July 25 2016

Certifying a Website for ADA Accessibility Compliance

website ADA complianceFor businesses, website ADA compliance is about as hot of a topic as politics is at the dinner table these days. Whether you are at the beginning stages of researching website ADA compliance, or your company has been handed a report of website compliance violations by an attorney, you are undoubtedly looking to gather as many facts as possible and understand exactly what is expected – and required – of your business.

Myths versus reality of the website certification badge
Fixing a few compliance errors on your website and getting a badge does not make for a WCAG Level AA certified website. In fact, w3.org (the arbiters of WCAG 2.0 AA) will only allow a business to use their badge on a page by page basis, not globally throughout the site. Let’s explore why:

  1. Websites aren’t static anymore. Any push of new content or any update to a page renders any 3rd party certification null and void. Most companies update their sites multiple times a day.
  2. Companies over-rely on automated tools. Automated tools are a great starting point and they catalog a lot of errors quickly, but tools do not have the level of intellect that humans do. They cannot comprehend that some CSS files should suppress underlining. They can tell you if an ALT has text or not but can’t tell context. Maybe the ALT says “Add descriptor here before launch”. Guess what? That passes an automated test, but it sure will make your company look bad when the site launches.
  3. Evaluators tend to stick to the guidelines. ADA compliance guidelines are a great place to start. But what about best practices, or new techniques born of user experience? What about conformance to those who suffer from dyslexia? That’s 40 million Americans right there and WCAG says virtually nothing about how to make a better user experience for them.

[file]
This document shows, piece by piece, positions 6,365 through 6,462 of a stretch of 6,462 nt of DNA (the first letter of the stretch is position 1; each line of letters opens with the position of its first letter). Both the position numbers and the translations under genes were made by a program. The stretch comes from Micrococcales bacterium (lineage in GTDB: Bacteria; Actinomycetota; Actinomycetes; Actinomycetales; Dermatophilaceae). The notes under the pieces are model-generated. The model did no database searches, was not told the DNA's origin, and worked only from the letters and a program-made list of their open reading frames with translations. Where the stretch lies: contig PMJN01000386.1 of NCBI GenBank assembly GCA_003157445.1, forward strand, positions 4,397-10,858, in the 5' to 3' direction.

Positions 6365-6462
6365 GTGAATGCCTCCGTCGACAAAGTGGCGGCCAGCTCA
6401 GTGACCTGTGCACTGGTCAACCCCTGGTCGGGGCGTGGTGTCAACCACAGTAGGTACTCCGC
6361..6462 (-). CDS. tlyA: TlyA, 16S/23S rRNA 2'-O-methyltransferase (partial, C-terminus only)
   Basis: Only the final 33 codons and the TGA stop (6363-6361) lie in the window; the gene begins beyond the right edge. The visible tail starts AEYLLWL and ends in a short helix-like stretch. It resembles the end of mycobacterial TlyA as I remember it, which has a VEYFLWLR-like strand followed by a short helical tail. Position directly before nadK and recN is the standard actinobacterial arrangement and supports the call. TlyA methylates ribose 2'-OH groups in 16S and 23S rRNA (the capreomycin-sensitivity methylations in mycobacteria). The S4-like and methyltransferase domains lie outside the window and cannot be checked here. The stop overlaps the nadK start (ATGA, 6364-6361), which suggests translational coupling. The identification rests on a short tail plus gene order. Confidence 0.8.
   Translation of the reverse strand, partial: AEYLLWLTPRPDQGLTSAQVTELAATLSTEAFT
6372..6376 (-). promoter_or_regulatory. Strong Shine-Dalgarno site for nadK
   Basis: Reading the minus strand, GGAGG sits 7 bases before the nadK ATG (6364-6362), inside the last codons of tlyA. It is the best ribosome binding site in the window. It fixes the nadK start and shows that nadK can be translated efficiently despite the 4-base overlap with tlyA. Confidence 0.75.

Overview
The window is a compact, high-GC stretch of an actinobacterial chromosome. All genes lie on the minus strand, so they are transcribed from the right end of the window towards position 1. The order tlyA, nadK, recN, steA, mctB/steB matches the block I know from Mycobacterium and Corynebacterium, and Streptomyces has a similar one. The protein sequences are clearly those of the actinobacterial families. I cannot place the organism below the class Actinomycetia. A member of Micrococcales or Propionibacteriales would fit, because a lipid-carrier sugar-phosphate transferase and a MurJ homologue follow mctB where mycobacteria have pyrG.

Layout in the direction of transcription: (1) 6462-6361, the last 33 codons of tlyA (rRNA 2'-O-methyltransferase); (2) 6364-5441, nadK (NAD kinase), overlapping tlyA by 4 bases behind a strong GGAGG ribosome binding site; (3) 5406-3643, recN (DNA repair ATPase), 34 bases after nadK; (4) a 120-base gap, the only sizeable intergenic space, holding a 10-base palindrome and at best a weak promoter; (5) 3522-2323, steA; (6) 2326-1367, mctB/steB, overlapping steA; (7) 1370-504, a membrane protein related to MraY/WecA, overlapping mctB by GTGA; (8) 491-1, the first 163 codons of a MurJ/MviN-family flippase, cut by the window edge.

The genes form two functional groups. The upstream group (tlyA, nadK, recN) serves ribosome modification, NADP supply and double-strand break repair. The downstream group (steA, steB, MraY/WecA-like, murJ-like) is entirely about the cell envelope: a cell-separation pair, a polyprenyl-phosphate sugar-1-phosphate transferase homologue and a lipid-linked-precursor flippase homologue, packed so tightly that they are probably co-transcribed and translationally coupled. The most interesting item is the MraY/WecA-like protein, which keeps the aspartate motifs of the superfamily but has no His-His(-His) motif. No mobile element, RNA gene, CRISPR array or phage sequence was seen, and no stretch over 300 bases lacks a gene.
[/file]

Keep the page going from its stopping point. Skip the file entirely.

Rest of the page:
4. Focusing on removing errors from a list over making sure sites function. Checking items off a list is not the reason why sites should be conformant. The point is not to get a clean scan to appease regulators, but rather to ensure that a blind person can access their bank account, or a person who cannot use a mouse can find your business’ nearest location.

Focusing on conformance instead of compliance
Successful businesses will commit to designing with persons with disabilities in mind rather than designing against compliance regulations. Doing this will serve the greater good and will also undoubtedly support your brand positioning. The Department of Justice (DOJ) knows that it is impossible for a large site to be 100% compliant all the time. This is why their agreements speak of conforming to WCAG 2.0 AA over complying with1 as well as requiring an easily accessible way to report and remediate issues on a page. Conform to accessibility and commit to the idea that going forward every successive version of your site should strive to improve the experience for all users. This is what you committed to for most users since you put up your very first site.  

Going beyond automated reports
Yes, you should still use automated reports as a baseline for action. Once those reports are in hand, it’s essential to follow that up with:

  • Manual testing, using the tools the way a person with disabilities would.
  • Use cases targeting the most important aspects of your site: Logging in, finding a location, ordering a product, searching for terms, etc.
  • Exploratory testing with the tools, the way a random user would. Developers design the code to work flawlessly on what is known as the ‘happy path’, what happens when you deviate from that?
  • Using best practices that go above and beyond the bare minimum, like removing serif fonts and unwieldy paragraphs for persons with dyslexia, or providing a tab only ‘Skip to Sitemap’ to help a person who can only use a keyboard if they are lost.
  • Providing an easy way to report issues and have a system in place to reply and repair.
  • Training for your team on the history and concepts behind accessibility.

When you commit to accessibility as a core principal, you actually accomplish what the law wants and at the same time give users what they need. In the end, this serves everybody, your company included, better than ‘certification’ does. Once you internalize this, you won’t have to constantly revisit ‘certification’ because you will be adhering to the principles behind inclusion.

1 http://www.ada.gov/hrb-cd.htm

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